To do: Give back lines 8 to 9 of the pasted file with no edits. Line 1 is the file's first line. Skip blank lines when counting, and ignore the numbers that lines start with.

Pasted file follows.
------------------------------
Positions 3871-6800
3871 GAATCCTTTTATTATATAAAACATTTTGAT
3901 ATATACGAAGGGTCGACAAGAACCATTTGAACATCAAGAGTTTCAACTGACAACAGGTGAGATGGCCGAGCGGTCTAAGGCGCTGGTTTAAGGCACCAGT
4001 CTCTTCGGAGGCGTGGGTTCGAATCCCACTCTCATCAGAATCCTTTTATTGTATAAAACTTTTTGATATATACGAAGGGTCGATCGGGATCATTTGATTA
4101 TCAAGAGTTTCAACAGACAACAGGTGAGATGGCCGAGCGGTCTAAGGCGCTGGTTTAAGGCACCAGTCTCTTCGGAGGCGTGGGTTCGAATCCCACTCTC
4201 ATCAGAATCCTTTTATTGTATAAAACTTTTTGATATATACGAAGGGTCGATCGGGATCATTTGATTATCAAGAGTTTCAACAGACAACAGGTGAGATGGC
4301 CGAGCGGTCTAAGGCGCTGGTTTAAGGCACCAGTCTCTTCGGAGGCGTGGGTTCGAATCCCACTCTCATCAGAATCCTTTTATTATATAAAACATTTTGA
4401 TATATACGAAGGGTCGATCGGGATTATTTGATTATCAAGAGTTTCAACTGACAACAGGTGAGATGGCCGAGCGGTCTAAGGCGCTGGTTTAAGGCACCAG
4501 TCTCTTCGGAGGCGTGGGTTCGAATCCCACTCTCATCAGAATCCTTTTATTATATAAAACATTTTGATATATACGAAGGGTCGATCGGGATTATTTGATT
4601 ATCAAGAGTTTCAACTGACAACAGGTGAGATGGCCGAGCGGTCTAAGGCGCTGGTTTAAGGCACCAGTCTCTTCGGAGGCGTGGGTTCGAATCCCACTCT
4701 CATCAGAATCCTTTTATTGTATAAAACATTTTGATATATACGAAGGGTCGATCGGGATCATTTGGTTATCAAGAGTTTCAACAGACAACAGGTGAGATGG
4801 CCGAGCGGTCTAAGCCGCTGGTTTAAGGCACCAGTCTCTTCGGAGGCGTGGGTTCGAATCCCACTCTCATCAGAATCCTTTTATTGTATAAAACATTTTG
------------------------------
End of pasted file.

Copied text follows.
4401 TATATACGAAGGGTCGATCGGGATTATTTGATTATCAAGAGTTTCAACTGACAACAGGTGAGATGGCCGAGCGGTCTAAGGCGCTGGTTTAAGGCACCAG
4501 TCTCTTCGGAGGCGTGGGTTCGAATCCCACTCTCATCAGAATCCTTTTATTATATAAAACATTTTGATATATACGAAGGGTCGATCGGGATTATTTGATT